World Bulletin/News Desk
British cosmologist Stephen Hawking has pulled out of an Israeli conference, joining an academic boycott of Israel to protest against its occupation of Palestinian lands, Cambridge University said on Wednesday.
Hawking, who has won international recognition for his work on black holes, had been due to speak at a prestigious meeting in June organised by Israeli President Shimon Peres that draws hundreds of leading world figures.
However, his name was quietly dropped from the list of participants earlier this week, giving a major boost to supporters of pro-Palestinian groups that want to isolate Israel on the international stage over the continued occupation.
"This is his independent decision to respect the boycott, based upon his knowledge of Palestine, and on the unanimous advice of his own academic contacts there," the British Committee for the Universities of Palestine said on its website.
Cambridge University, where Hawking works, confirmed that the statement had been approved by the professor. Hawking did not issue any statement in his own name and the organisers of the conference did not have an immediate comment.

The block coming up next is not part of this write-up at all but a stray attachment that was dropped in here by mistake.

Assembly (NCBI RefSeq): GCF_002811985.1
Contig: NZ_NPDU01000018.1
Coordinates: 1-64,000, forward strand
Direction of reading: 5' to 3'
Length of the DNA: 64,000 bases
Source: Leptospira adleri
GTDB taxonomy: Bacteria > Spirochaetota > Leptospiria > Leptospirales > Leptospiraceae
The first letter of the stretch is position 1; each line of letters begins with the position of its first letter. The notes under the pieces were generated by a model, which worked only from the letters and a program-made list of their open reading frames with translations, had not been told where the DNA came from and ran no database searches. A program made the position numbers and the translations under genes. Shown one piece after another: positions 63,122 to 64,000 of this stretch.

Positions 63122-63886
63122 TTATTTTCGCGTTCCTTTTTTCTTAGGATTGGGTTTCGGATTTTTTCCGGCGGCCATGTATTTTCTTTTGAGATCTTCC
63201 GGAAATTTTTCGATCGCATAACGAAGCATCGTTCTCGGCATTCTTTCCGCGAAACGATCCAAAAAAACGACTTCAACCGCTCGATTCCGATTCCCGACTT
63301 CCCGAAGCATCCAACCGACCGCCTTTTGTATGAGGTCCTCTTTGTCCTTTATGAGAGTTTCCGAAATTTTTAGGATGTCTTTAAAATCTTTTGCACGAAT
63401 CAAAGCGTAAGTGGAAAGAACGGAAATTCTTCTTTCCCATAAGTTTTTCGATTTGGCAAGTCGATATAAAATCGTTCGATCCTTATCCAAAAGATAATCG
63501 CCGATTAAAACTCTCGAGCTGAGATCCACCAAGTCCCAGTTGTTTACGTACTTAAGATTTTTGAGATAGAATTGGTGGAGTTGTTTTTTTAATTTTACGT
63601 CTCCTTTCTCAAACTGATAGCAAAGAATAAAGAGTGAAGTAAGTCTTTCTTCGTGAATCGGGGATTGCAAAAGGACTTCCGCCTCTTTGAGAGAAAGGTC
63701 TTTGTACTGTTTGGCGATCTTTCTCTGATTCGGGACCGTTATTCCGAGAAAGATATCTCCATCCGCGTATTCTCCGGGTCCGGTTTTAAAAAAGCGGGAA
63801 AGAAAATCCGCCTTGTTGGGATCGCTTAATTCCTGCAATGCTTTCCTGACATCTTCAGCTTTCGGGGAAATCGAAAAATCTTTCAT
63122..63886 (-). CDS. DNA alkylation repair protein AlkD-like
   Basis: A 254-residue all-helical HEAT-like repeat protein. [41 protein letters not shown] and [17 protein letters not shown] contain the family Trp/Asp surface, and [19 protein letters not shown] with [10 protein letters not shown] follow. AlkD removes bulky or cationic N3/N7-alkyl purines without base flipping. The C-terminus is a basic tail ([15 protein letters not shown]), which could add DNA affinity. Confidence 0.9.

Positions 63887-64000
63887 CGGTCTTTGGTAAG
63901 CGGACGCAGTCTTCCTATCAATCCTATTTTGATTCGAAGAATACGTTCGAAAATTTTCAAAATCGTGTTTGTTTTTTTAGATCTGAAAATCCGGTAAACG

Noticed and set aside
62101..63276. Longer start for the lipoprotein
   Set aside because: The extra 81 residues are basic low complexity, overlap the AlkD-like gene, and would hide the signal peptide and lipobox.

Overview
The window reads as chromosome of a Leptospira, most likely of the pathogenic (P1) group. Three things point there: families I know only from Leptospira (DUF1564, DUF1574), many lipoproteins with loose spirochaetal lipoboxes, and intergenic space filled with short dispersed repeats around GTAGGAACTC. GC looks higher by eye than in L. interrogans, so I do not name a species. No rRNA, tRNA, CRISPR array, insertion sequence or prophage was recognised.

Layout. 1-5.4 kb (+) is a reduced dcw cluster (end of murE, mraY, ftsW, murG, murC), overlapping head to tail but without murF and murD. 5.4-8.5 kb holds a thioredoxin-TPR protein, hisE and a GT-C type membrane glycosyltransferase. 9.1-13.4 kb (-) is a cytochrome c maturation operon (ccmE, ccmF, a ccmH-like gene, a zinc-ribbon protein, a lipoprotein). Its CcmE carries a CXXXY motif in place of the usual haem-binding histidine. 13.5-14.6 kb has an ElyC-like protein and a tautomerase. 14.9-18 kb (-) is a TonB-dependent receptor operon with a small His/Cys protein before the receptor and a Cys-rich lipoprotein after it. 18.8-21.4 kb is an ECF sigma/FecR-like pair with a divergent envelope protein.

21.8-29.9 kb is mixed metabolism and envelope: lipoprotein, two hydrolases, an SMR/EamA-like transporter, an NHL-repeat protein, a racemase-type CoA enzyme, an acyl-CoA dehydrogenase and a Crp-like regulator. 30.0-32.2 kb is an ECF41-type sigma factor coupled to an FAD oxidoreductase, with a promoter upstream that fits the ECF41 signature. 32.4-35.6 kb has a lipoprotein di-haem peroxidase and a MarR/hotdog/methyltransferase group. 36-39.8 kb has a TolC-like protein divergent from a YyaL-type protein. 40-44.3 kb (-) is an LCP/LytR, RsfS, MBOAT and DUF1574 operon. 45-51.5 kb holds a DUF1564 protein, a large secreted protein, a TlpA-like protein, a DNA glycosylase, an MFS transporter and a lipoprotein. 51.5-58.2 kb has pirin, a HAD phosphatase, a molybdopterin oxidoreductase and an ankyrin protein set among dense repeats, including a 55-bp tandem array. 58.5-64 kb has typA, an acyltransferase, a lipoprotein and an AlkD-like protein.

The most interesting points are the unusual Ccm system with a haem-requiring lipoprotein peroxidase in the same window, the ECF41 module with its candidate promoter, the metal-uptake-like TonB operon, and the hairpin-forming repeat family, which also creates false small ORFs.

By snubbing the annual president's conference, which is due to be addressed by former U.S. President Bill Clinton and former British Prime Minister Tony Blair, Hawking has become one of the prominent scientists to join the boycott movement.
Numerous figures from the world of art and entertainment have also refused to perform in Israel in recent years as part of an effort to promote the Palestinian cause, including British singer Elvis Costello and U.S. indie rock band the Pixies.
Hawking's decision marks another victory in the campaign for boycott, divestment and sanctions targeting Israeli academic institutions.
In April the Teachers' Union of Ireland became the first lecturers' association in Europe to call for an academic boycott of Israel, and in the United States members of the Association for Asian American Studies voted to support a boycott, the first national academic group to do so, Guardian reported.
In the four weeks since Hawking's participation in the Jerusalem event was announced, he has been bombarded with messages from Britain and abroad as part of an intense campaign by boycott supporters trying to persuade him to change his mind. In the end, Hawking told friends, he decided to follow the advice of Palestinian colleagues who unanimously agreed that he should not attend.
In 2009, Hawking denounced Israel's three-week attack on Gaza, telling Riz Khan on Al-Jazeera that Israel's response to rocket fire from Gaza was "plain out of proportion … The situation is like that of South Africa before 1990 and cannot continue."Last Mod: 08 Mayıs 2013, 14:28